NBA Draft Blog Interview with Terrence Joyner

Over the past few years, I have spoken to many players from small schools who are trying to beat the odds and make it to the NBA.  Very few do, but it is rarely for lack of effort.  Once in a while though, you find a small school player who has a major school game.  Meet Terrence Joyner.  Joyner is certainly not your typical small conference player.  A 6’3 point guard with a long wingspan, Joyner was a top recruit coming out of high school, and after a few stops, took his game to Mississippi Valley State. Aside from being a top recruit, Joyner has spent most of his life playing with some of the NBA’s top players, including James Harden and Brandon Jennings.  Joyner is athletic, can score and distribute, and is a good defender.  Add all of that to a high level of confidence and you have a player who should open the eyes of NBA teams before the draft.  I had the opportunity to talk to Joyner recently while he is out in Las Vegas training at Impact Basketball:

Terrence on how his game developed at Mississippi Valley State:

“My game developed drastically while I was there.  I had been a top recruit coming out of high school (Rivals had him rated as the 22nd best point guard in the country), originally signed with Arkansas, ended up at New Mexico State, and eventually ended up at Mississippi Valley State.  I wanted to keep my game at a high level.  I would work out and play in the summer with guys like James Harden and Brandon Jennings, who I grew up with.  They would introduce me to things I needed to do to play at the NBA level, and I would add those to my game.”


Terrence on playing for Sean Woods:

“Coach Woods definitely brought the best out of me, as a person and as a player.  He was a great defensive player and he worked on making me a great defensive player.  We were close on and off the court, very much like a father/son relationship.  That made me work as hard as I could for him.”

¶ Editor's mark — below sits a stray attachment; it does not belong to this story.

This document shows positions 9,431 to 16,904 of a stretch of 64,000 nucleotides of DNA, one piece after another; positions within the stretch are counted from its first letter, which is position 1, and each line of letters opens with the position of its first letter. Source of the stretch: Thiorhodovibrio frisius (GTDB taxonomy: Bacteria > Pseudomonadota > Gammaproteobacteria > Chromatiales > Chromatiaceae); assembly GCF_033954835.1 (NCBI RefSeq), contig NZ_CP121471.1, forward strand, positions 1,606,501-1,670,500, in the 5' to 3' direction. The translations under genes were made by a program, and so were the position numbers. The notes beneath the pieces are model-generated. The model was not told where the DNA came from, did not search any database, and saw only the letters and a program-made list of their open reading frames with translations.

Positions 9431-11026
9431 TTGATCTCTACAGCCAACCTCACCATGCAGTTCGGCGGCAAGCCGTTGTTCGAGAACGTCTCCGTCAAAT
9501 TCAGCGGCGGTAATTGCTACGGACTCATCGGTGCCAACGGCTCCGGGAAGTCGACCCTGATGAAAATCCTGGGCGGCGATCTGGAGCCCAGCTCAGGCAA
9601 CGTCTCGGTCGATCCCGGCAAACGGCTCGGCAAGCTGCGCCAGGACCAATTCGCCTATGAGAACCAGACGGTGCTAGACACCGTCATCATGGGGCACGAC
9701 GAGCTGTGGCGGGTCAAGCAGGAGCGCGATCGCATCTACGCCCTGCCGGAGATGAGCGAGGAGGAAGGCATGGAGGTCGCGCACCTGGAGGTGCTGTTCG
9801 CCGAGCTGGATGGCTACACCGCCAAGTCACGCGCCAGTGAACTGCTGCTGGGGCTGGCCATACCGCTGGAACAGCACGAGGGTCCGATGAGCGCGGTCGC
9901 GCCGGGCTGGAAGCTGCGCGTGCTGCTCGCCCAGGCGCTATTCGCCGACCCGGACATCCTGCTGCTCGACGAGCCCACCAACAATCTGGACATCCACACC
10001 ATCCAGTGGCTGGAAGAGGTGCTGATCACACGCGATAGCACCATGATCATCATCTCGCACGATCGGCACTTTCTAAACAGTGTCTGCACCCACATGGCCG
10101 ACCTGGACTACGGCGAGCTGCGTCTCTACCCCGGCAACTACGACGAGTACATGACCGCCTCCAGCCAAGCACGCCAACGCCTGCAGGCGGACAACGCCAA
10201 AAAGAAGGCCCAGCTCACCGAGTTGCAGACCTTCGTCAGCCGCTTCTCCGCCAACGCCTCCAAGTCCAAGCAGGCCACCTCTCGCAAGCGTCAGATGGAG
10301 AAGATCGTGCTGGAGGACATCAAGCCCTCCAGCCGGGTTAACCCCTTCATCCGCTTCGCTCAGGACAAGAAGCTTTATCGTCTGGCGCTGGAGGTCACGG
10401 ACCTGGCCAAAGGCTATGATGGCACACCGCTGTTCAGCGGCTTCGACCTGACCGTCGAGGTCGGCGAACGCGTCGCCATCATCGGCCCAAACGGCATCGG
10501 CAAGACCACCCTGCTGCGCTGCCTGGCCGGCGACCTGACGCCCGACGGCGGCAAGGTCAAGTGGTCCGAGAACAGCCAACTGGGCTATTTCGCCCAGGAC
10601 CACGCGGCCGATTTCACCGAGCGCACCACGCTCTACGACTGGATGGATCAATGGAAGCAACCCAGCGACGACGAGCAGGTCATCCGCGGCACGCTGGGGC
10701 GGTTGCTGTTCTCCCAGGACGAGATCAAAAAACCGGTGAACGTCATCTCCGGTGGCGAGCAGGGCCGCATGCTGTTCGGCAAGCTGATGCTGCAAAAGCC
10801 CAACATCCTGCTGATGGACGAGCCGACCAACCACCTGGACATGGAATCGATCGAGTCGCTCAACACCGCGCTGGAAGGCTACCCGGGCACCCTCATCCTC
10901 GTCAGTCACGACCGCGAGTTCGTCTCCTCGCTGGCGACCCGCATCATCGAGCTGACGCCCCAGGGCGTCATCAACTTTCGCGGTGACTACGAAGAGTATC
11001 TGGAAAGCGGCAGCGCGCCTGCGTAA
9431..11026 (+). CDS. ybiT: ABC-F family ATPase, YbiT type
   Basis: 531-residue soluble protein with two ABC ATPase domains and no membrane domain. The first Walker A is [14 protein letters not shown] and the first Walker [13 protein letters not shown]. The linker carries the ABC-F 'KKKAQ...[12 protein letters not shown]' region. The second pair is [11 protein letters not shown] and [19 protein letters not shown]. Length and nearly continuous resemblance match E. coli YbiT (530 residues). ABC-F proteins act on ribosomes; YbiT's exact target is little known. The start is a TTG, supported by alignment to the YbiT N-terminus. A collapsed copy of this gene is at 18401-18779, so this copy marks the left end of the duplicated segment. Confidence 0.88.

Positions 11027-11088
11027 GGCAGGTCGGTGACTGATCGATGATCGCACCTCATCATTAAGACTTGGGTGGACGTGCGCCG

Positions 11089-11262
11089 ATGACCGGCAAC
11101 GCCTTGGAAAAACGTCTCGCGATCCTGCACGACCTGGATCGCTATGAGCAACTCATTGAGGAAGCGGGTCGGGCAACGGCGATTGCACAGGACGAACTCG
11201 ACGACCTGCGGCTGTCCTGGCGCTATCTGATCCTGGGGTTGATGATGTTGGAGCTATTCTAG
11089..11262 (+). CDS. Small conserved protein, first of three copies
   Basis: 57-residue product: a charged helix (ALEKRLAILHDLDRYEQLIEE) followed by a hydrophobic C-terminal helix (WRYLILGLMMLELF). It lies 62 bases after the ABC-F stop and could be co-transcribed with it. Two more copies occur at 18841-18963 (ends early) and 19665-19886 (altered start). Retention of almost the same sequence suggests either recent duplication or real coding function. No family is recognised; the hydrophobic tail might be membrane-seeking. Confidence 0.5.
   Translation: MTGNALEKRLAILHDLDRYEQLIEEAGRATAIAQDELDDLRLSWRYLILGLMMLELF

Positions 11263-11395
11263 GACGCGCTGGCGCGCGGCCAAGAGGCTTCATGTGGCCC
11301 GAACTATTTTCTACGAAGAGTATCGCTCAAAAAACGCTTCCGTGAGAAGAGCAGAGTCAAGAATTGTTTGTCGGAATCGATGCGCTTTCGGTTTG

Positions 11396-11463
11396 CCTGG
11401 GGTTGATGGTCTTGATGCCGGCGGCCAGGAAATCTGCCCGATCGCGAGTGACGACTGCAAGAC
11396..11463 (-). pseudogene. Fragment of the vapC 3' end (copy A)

Terrence on playing in the SWAC

“Playing there makes you work that much harder to make it to the next level.  It’s tough playing there, none of the luxuries big school teams get, but it really teaches you about life, both on and off the court.  I do have a chip on my shoulder, but I certainly don’t have a small school game or mentality.

Terrence on his strengths as a player

“I am a great shooter.  I can get my shot off a bunch of ways – off the dribble, off the pick-and-roll, catch and shoot.  I think my leadership ability is also a major strength.  I can get my teammates to follow me.  Defensively, I have also become much stronger.  I think all of these would translate well to the NBA.


Terrence on what parts of his game he still wants to improve:

“I think my game is pretty solid, but I will continue to always work on all parts of my game.  Along with that, I want to work to make sure my conditioning is as good as it can be.”


Terrence on players from Los Angeles:

“If you look at the NBA now, LA guards are dominating.  You have Harden and Jennings, Darren Collison, DeMar DeRozan, Jrue Holiday, Russell Westbrook.  All from LA, and I have played with these guys my whole life.  I think I have put myself in this position to join them.  Playing with them has given me no fear, I am confident in my abilities.”


Terrence on what he wants teams and fans to know about him:

“I am a leader and I am a winner.  I have all of the intangibles and skills to be a great point guard.  I know I am a sleeper in this draft, and wherever I go, I will have to earn every second I get.  My game should transition well to the NBA, but I won’t stop working.  The fear of not reaching my dream makes me work even harder. ”

I want to thank Terrence for his time and I wish him the best of luck as he looks to fulfill his dream of getting to the NBA.  Thank you also to his agent, Dino Pergola at HOF Player Representatives for his time in getting this interview.  Joyner is definitely one of the more unique players I have spoken to.  He has full faith in his game and his abilities, and after you talk to him, you believe what he is saying.  The thing that sets him apart though is that he backs it all up on the court.

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